The temporary stay order granted by Justice Ruth Bader Ginsberg blocking the Federal bankruptcy court administered sale of Chrysler to Fiat endangers the very survival of the three pension funds whose lawyers were able to get the stay granted. The fact of the matter is that Chrysler claims without a huge influx of cash and debt relief, such as the sale to Fiat, the company could be gone by mid-month. The Supreme Court needs to quickly decide on this Chrysler issue, otherwise the complete value of all pensions and investments in the company could be lost by some investors.
The fact of the matter is that the lawyers for three pension funds are worried about losing just $5 billion in investments. However, if Chrysler collapses within days if the Supreme Court fails to quickly act, the entire pension investments could be gone. Chrysler's situation may indeed be just that bleak.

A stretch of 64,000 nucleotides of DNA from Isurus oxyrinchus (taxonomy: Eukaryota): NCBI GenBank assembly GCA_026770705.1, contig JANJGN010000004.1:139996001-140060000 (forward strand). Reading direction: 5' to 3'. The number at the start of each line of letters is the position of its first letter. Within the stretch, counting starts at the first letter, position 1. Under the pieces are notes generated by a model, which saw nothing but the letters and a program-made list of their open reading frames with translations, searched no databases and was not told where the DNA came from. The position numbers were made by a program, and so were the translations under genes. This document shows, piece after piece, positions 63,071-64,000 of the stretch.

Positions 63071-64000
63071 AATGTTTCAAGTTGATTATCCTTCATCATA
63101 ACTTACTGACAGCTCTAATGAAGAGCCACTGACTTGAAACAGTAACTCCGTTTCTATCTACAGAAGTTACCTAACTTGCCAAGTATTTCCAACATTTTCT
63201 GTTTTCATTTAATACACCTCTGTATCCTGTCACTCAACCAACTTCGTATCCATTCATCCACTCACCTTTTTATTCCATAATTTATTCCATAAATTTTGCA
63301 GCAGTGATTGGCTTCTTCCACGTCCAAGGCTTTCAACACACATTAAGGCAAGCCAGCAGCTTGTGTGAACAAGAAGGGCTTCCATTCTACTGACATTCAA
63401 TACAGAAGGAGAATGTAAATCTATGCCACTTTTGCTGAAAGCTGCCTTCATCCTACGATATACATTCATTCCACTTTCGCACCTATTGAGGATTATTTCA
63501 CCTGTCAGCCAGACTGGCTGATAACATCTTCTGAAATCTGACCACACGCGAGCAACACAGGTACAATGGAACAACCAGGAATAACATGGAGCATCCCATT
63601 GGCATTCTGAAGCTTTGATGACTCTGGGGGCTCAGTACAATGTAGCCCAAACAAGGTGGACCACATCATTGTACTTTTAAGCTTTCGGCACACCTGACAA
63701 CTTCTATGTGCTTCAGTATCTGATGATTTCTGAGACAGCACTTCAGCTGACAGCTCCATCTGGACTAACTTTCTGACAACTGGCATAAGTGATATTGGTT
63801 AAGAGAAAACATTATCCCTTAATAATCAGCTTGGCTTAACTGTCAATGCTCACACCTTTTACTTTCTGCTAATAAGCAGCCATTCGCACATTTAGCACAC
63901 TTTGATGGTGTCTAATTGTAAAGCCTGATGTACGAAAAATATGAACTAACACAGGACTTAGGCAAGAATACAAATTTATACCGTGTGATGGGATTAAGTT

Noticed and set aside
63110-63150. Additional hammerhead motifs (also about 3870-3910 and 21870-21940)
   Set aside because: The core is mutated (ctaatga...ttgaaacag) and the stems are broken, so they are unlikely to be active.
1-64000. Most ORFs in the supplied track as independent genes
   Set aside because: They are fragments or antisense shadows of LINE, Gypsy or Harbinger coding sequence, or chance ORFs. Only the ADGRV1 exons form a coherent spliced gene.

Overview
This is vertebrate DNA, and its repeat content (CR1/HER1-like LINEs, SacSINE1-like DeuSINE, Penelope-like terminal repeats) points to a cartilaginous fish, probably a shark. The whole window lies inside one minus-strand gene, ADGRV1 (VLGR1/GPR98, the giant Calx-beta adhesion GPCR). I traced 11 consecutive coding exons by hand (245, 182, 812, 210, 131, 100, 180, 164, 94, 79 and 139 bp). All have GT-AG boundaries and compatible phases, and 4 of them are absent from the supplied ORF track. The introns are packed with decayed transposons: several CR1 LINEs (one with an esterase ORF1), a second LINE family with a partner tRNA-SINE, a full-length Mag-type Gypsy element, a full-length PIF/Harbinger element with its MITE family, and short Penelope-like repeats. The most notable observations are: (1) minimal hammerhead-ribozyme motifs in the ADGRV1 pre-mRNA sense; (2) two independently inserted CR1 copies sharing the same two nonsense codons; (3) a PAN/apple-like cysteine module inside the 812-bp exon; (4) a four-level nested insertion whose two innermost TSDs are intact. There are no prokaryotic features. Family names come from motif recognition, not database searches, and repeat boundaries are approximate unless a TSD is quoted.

In 1979, Chrysler needed a government bailout in order to survive when the company got caught with too many large cars, few small cars, and increasing gas prices. That bailout worked and allowed Chrysler to survive. But in 2009, a bailout by the government has not sufficed to keep Chrysler in business, bankruptcy protection plus the added cash influx of Fiat is need for the company to survive this time around.
Certainly bankruptcy protection makes many unhappy parties, as many creditors or investors now discover that they receive far less money than they had invested. And this is one of risks of the free market system. But the Federal bankruptcy action would be the best compromise compared to most creditors or investors losing just about everything.
Time is of the essence here. The Supreme Court cannot play around for months with this Chrysler issue. Chrysler may not have that much time.
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